Covert emotional incest begins when a person perceives and responds to a family member as a replacement or substitute for a partner.

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Authoritarian Parenting and Emotional Repression

by Latebloomer

I have a lot of respect for my dad. He’s thoughtful and generous to all of us. His constant reading makes him an interesting and well-informed conversationalist. He makes his life decisions very carefully, yet never looks down on me for making different decisions than him. Instead, he tells me all the time that he loves and misses me, and that he’s proud of who I’ve become. I feel so lucky to have him as my dad.

Unfortunately, we have not always gotten along so well. Less than ten years ago, our relationship had been almost completely destroyed thanks to the authoritarian parenting techniques of the fundamentalist Christian homeschooling culture. Authoritarian parenting forced both of us into roles that we were not at all suited for, with tragic results.

For my dad, authoritarian parenting caused him to see our relationship as a power struggle; maintaining his authority was his biggest responsibility and highest priority. After all, if we were calling the shots in our own lives, we would become self-indulgent and lack internal self-control. That would lead us to more dangerous “worldly” teenage rebellion against our parents and God. So in order not to fail at parenting, my dad had to be hyper-vigilant against giving up power to us kids. What an insane amount of responsibility to put on one person! And how difficult to create a positive relationship with that kind of dynamic: it’s impossible to mandate real respect and love! My dad began to crack under the pressure.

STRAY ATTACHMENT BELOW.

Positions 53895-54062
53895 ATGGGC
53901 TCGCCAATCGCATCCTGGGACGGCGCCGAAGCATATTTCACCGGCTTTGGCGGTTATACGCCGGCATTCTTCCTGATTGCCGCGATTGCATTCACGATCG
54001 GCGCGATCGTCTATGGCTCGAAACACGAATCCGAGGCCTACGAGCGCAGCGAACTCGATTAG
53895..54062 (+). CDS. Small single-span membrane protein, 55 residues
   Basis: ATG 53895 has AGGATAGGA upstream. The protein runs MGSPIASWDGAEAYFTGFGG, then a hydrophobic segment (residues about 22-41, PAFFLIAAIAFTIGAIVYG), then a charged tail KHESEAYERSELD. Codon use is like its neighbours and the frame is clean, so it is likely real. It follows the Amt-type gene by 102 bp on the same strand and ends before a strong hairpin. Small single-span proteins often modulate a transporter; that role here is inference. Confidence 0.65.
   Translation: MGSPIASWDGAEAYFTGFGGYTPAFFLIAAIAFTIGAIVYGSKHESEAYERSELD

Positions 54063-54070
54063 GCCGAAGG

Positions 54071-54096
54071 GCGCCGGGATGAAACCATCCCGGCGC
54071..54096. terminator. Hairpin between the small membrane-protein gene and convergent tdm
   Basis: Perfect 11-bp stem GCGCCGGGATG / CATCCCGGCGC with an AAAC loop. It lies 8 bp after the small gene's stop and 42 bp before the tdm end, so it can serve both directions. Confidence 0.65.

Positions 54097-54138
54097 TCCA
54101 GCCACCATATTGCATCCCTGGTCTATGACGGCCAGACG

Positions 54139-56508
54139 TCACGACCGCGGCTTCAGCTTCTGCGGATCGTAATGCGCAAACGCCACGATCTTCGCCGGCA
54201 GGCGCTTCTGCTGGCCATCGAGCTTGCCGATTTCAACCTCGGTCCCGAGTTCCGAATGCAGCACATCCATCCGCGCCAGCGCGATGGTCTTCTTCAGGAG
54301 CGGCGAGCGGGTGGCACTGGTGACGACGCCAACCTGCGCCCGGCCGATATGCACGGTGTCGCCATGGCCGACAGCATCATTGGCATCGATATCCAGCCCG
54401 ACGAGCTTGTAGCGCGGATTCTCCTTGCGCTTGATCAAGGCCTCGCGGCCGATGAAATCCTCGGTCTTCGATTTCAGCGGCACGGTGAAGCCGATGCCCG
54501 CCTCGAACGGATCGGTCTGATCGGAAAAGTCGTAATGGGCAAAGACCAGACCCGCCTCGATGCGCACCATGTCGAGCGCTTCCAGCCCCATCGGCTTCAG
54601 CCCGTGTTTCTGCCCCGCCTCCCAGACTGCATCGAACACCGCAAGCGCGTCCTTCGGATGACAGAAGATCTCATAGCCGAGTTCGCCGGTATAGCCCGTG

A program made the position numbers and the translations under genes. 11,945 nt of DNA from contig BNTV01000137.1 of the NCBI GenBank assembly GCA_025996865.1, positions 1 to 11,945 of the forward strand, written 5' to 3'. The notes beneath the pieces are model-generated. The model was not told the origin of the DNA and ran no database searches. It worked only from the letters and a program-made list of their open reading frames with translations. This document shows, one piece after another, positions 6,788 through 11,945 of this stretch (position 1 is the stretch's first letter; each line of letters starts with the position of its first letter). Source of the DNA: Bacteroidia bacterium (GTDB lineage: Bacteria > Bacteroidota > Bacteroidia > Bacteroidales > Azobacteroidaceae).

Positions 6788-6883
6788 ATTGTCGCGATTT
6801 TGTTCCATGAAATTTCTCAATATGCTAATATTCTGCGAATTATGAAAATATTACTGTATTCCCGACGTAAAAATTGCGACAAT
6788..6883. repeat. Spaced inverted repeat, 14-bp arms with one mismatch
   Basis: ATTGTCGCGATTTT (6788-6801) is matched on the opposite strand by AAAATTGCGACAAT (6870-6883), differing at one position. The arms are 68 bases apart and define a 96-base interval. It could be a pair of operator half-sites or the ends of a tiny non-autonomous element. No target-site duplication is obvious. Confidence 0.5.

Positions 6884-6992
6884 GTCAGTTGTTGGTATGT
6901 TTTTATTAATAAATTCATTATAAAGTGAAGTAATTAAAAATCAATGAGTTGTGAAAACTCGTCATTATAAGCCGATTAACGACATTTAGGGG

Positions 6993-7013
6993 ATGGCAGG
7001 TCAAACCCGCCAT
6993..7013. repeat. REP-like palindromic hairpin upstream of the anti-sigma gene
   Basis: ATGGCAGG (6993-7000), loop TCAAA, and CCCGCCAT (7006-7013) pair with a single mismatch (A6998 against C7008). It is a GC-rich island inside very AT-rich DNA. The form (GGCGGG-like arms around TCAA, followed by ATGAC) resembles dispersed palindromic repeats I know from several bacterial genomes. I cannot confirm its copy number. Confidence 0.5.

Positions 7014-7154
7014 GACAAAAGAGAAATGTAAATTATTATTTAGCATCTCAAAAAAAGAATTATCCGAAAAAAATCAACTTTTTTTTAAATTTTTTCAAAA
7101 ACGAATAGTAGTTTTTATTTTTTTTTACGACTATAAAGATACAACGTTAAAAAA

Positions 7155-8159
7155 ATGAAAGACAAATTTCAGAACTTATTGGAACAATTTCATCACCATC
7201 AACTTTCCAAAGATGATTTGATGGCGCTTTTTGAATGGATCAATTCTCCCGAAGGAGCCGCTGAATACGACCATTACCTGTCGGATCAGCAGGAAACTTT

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Thirtyone – Adventures in Recovery

by Calulu

I was driving around the other day running a few errands and when I got back to my car I caught the tail end of a some random preacher speaking about the proper role of women in The Kingdom on local Christian radio. I didn’t catch his name or the name of his ministry or sponsor but his message was loud and clear and made my blood boil. Bulls eye. Trigger hit. Buttons pushed.

He started off speaking on the subject of what his ten year old daughter wanted to be when she grew up. She’s crazy for gymnastics and he asked her that question about the future we all contemplate, what did she want to be when she grew up. Her answer to that question was that she would be a gymnastics teacher as an adult.

I had to wonder how she’s come to limiting her own scope as an adult at that young age. I thought it was rather sad that his daughter said she was going to grow up to teach gymnastics instead of saying she dreamed of being an Olympic gymnast or of winning this or that gym meet. She simply wanted to teach her passion. She didn’t dare expand her dreams to include anything like actually being in competition as a gymnast. Her own goals were limited in scope to start with.